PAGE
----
The bakery business itself might never have risen from the ground in 1989 if not for a little starry-eyed mumbo jumbo. The first restaurant location Silverton and Peel found in Los Angeles couldn't accommodate a bakery. But when they sought to sign a lease, the astrologically inclined owner refused to do business while Mercury was retrograde. In the meantime Silverton's father, a lawyer, who was putting together the investment group for the restaurant, found an art deco building on La Brea Avenue that had been built by Charlie Chaplin in 1929. Its two-story atrium made for a soaring dining room, and a small adjacent store was perfect for the bakery. Larry Silverton bought the building for $1.1 million, and the couple moved into an apartment upstairs. But there was a slight snag. Among the 60 investors, a few thought it was crazy to start a second business. So rather then seek more money, the couple kept both businesses as one entity and took about $250,000 from the $1.4 million raised to get the bakery going.

Maybe those investors were onto something. The inexperienced Silverton had dabbled in bread while a pastry chef at Puck's Spago restaurant, but now she had a full-blown bakery. Her model was a loose understanding of what another path-breaking European-style artisan baker, Steve Sullivan of Acme Bread Co. in Berkeley, had achieved. Following an article she had read about Acme, she took grapes, which have natural yeast, and let them soak for days in flour and water until the batter-like mixture bubbled with activity. She mixed the dough, shaped the loaves by hand, and let them rise twice, the second time for as long as a day, so that they would develop their flavor. "Some of those early breads are products of hundreds of tries," she recalls. After six months she was satisfied. La Brea Bakery opened in January 1989, and word soon traveled, since artisan bread of this caliber was unheard of in L.A. Within weeks, sales were up to $1,000 a day. "I literally have never seen anything like it," says La Brea Bakery CEO Manfred Krankl. "People used to line up at the door, and many days we sold out of bread inside of two hours."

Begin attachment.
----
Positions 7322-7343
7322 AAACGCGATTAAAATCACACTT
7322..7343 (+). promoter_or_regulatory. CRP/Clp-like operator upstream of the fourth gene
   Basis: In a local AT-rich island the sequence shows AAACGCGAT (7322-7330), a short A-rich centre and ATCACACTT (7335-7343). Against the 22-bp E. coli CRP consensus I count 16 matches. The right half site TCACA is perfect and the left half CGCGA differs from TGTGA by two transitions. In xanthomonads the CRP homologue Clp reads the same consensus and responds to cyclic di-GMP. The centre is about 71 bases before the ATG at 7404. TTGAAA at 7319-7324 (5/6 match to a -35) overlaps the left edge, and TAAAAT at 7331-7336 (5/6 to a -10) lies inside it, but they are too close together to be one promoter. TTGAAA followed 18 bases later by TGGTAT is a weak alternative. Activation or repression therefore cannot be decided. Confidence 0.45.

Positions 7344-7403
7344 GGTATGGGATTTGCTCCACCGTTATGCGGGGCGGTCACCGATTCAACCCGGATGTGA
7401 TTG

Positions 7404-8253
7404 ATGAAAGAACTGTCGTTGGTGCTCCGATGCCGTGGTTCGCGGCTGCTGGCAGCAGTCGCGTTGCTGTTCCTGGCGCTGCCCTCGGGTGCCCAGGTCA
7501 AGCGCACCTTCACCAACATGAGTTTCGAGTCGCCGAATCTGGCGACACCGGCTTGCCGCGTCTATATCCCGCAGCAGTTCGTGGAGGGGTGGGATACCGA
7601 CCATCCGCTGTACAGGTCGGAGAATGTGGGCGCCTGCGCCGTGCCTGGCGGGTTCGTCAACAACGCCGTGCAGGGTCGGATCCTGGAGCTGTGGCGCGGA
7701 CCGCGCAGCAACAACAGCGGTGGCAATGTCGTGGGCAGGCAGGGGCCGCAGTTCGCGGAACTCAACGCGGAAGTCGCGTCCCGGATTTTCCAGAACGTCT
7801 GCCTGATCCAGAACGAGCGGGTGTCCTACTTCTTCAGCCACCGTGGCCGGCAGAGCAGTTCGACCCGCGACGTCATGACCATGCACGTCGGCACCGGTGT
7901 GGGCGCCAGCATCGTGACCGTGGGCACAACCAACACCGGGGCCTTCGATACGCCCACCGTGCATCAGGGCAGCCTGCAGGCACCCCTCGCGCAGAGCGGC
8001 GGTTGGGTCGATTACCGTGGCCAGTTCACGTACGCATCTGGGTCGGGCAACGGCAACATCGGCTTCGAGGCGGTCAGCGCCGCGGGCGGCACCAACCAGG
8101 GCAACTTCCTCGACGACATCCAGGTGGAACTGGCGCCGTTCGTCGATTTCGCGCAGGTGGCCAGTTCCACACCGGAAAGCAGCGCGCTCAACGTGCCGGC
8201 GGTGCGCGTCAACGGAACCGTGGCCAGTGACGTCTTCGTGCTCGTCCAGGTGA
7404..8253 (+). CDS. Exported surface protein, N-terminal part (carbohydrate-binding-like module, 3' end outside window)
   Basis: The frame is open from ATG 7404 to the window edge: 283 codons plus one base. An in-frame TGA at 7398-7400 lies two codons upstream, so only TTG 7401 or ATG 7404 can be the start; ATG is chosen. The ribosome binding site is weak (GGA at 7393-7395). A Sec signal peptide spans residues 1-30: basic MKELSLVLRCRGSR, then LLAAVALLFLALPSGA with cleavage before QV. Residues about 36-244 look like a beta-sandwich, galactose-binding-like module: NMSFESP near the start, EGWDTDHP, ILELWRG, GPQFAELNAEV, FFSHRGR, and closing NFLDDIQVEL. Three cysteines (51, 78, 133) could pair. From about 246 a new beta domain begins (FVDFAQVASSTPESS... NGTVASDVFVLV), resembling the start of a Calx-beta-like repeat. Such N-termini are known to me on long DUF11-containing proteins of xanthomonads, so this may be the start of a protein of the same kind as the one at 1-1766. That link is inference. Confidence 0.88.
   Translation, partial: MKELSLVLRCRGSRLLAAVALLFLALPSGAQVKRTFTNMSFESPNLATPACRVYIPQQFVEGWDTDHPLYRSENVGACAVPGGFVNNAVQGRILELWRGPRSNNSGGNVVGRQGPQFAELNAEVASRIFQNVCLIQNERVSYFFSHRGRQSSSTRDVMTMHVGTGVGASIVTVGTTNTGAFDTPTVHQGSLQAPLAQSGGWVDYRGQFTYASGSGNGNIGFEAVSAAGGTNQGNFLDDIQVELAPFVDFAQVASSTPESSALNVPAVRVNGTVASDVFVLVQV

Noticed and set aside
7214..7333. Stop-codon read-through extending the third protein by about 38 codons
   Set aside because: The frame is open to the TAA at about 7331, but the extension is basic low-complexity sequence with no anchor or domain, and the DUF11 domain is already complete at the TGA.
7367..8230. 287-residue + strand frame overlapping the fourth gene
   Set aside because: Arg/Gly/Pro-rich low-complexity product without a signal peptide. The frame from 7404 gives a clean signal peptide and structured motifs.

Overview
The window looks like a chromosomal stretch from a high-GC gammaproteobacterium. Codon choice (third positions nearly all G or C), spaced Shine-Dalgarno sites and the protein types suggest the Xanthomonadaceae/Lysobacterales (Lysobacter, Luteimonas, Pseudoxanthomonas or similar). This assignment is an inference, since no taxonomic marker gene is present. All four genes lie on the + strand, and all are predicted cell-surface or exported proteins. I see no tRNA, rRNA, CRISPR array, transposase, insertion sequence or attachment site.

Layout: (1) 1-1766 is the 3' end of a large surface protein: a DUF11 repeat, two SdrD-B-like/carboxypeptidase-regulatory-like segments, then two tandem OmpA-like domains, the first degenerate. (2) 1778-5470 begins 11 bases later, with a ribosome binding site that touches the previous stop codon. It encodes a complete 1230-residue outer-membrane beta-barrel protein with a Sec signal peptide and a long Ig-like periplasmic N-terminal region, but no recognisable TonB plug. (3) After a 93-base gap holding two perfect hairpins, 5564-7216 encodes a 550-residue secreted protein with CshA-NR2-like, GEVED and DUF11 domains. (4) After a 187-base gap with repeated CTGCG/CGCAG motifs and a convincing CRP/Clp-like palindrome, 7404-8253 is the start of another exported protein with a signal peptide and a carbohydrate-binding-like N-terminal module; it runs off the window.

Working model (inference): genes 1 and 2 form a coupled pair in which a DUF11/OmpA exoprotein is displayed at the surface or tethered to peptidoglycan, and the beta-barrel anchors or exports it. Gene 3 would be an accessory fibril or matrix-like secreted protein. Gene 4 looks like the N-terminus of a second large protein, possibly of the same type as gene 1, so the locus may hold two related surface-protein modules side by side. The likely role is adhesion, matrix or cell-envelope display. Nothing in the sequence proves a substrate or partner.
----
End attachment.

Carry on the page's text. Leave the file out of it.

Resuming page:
Like the bakery before it, the Campanile restaurant was a hit when it opened six months later. Silverton and Peel were well known from their stints at Spago and Michael's in Los Angeles. The press anticipated the opening. Customers waited weeks for a table. Annual sales exceeded $2 million right from the start. But the bakery showed even greater potential. With the restaurant at full capacity, "you can raise the price on the menu or get people to drink another bottle of mineral water, but there's a certain finality to it," says Krankl, an Austrian schooled in hotel management who came aboard early on as general manager of the bakery and restaurant. Open a second place? No, said Silverton, because "what makes a great restaurant is that the owner is there."